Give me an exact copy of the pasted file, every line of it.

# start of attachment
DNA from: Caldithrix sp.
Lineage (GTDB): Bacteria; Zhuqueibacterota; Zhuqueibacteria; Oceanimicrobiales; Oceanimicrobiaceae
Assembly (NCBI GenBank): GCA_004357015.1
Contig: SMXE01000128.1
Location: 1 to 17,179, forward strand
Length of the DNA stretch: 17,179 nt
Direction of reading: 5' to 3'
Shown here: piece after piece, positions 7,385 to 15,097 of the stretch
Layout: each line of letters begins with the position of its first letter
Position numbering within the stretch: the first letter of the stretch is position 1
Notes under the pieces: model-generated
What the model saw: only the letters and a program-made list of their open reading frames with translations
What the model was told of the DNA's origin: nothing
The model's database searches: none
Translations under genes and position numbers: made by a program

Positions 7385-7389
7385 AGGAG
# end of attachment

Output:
DNA from: Caldithrix sp.
Lineage (GTDB): Bacteria; Zhuqueibacterota; Zhuqueibacteria; Oceanimicrobiales; Oceanimicrobiaceae
Assembly (NCBI GenBank): GCA_004357015.1
Contig: SMXE01000128.1
Location: 1 to 17,179, forward strand
Length of the DNA stretch: 17,179 nt
Direction of reading: 5' to 3'
Shown here: piece after piece, positions 7,385 to 15,097 of the stretch
Layout: each line of letters begins with the position of its first letter
Position numbering within the stretch: the first letter of the stretch is position 1
Notes under the pieces: model-generated
What the model saw: only the letters and a program-made list of their open reading frames with translations
What the model was told of the DNA's origin: nothing
The model's database searches: none
Translations under genes and position numbers: made by a program

Positions 7385-7389
7385 AGGAG